Before you went for a sight test, had you experienced any symptoms?
Carol Barnet (CB): I had been getting really bad headaches and sometimes it would make me sick. I went to the doctors for something else but mentioned the headaches and they told to make an appointment at the opticians. The optometrist at Banks Optometrists did loads of tests and said, ‘I want you to go the hospital now.’ They said that there was something at the back my eye that needed looking at with an MRI scan.
Can you describe how you felt during the referral?
CB: It took me a long time to realise what was going on. I had been getting headaches but I thought that I probably just needed new glasses. I couldn’t stand any noise or having the light on. The surgeon said to me that I probably would’ve died had it carried on. It was hard to take it all in and I couldn’t understand what was going on. It was a shock. It has changed my life completely.
Did you undergo further treatment and what has been the outcome?
CB: I went to St Thomas’ Hospital in London and after some tests they sent me to King’s College to have an operation. They found a big cyst in my head and apparently it had been growing for years. It was the size of a golf ball. It was wrapped around my brain and it took seven and half hours to remove.
My optometrist phoned me up on the Monday to make sure that I had gone to the hospital. I started crying down the phone and told them, ‘You’ve saved my life.’ I feel so much healthier. I can’t thank Banks Optometrists enough. I’ve been back to the hospital for an assessment and everything looks ok. I’ll go back for another scan in August.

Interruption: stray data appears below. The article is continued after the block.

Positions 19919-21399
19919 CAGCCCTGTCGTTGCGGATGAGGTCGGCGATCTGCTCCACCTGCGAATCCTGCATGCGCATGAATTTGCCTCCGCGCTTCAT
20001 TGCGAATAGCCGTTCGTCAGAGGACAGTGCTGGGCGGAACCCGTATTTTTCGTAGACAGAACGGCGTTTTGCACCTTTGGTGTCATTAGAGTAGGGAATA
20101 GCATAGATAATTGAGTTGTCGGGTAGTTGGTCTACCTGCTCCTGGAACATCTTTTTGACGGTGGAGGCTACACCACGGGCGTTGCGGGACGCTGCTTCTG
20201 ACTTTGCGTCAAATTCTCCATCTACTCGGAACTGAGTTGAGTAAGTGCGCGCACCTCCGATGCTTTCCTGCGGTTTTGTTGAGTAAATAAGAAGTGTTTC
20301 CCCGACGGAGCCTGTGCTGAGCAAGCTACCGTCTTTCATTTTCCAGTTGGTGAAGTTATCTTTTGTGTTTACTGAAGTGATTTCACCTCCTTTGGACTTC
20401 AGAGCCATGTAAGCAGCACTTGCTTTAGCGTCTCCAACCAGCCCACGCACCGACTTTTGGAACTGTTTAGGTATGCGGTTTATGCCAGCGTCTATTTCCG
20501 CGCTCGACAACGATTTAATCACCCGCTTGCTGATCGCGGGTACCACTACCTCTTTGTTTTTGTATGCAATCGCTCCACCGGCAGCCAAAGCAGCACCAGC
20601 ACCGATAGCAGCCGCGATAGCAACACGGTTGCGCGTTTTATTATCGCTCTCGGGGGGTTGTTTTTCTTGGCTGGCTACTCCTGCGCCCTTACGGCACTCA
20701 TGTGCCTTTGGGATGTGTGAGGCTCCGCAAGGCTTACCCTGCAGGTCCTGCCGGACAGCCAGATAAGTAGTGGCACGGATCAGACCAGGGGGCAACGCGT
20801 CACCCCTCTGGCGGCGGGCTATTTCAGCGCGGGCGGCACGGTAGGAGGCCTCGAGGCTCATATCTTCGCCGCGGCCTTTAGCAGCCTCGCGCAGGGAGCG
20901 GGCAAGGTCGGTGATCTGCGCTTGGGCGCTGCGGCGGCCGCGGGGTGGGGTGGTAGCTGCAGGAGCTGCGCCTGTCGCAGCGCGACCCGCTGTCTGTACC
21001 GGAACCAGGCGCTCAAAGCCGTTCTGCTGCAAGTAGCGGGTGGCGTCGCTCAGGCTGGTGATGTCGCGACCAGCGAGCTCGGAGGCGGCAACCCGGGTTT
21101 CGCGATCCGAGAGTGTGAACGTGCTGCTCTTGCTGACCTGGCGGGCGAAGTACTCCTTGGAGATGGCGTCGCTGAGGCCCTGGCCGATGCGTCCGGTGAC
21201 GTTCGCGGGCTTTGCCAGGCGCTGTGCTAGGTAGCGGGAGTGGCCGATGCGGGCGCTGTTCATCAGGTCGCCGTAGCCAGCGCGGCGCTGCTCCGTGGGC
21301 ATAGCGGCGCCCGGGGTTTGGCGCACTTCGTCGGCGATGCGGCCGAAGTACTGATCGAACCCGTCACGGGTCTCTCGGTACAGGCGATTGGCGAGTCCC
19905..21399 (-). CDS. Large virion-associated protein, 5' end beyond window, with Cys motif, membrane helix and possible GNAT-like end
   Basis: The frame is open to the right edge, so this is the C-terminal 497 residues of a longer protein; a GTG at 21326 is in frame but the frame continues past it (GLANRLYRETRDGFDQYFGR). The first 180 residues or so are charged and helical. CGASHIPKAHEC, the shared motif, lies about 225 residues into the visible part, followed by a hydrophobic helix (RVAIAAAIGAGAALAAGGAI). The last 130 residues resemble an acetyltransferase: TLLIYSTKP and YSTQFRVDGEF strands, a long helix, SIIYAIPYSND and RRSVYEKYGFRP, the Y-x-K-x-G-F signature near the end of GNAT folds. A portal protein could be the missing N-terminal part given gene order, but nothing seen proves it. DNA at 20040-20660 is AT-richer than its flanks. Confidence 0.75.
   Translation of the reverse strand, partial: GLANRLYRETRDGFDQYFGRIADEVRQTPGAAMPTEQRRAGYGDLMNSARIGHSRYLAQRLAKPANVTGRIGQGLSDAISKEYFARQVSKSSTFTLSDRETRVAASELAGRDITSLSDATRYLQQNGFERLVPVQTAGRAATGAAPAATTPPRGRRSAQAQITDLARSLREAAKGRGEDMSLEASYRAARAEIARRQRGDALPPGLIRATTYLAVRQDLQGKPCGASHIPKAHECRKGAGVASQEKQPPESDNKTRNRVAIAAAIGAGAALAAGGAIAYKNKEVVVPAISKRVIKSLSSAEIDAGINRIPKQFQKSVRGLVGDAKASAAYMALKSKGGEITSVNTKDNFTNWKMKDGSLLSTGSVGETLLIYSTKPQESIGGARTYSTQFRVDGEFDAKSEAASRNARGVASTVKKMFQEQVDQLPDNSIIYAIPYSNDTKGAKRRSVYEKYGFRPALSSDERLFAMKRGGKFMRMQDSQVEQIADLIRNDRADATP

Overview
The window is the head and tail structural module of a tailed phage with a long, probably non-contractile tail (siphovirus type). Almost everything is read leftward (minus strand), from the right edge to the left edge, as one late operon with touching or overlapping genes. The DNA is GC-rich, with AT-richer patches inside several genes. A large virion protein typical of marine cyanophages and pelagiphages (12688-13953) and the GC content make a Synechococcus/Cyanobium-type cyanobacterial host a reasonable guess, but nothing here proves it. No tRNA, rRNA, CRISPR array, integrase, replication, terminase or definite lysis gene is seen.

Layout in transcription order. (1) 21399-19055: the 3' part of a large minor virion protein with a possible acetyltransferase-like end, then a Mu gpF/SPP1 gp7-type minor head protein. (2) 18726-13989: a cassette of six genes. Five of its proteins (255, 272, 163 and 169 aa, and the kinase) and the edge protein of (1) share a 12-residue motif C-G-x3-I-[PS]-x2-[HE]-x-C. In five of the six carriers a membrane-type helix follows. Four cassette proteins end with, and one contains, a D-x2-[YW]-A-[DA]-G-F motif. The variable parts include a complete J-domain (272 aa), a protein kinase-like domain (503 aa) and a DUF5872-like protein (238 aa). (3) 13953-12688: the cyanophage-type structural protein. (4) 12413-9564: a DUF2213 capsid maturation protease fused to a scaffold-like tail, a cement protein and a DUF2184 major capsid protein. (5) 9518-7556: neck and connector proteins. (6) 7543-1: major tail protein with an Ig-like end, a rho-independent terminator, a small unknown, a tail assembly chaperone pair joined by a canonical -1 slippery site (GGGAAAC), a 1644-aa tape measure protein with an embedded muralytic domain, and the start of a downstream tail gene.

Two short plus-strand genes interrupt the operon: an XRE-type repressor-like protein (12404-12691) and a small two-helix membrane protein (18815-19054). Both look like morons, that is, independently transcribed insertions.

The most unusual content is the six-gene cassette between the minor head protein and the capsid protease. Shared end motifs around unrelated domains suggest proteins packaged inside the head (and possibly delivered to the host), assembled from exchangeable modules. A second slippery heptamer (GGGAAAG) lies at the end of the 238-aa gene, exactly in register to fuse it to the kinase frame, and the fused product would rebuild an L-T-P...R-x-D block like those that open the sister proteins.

Have your views on the importance of sight tests and eye care changed as a result of this experience?
CB: It has definitely changed my view on the importance of sight tests. My daughter gets headaches too and she wears glasses, so I keep telling her to go the opticians.
“I had been getting headaches but I thought that I probably just needed new glasses”
What was identified during the sight test?
Uma Patel (UP): The patient had been experiencing black spots in her vision for a few years. She’d had a blackout a few weeks before the test and was having intense migraines. The GP had given her painkillers but it wasn’t really helping. She came to see us and in the test we noticed that her optic disc was swollen in the left eye more than the right eye.
What were the next steps?
UP: We explained that the examination showed us some swelling on the nerve at the back of the eye and these findings required her to go to the hospital urgently to rule out any serious issues. We don’t go into too much detail because it is a lot for someone to hear from us about what could be going on. We try not to speculate and tell the patient that they need to be seen at A&E straight away. We describe what we see but don’t give a diagnosis.
What are your three top tips to other practitioners when making a referral?
UP: 1. The first thing we do is to take a detailed history and ask about the symptoms they are experiencing because that’s key in an urgent referral. During the test, we spend a large amount of time speaking to the patient to find out what’s been going on and piece it all together
2. Be thorough in your report because the more information provided to the hospital, the easier it is for them in their assessments. They can look at what you did, compare it to their results and spot patterns
3. Make it clear what department you want the patient to be seen in, whether it be corneal or retinal, for example, because it will save a patient going to the wrong clinic and delay their treatment further.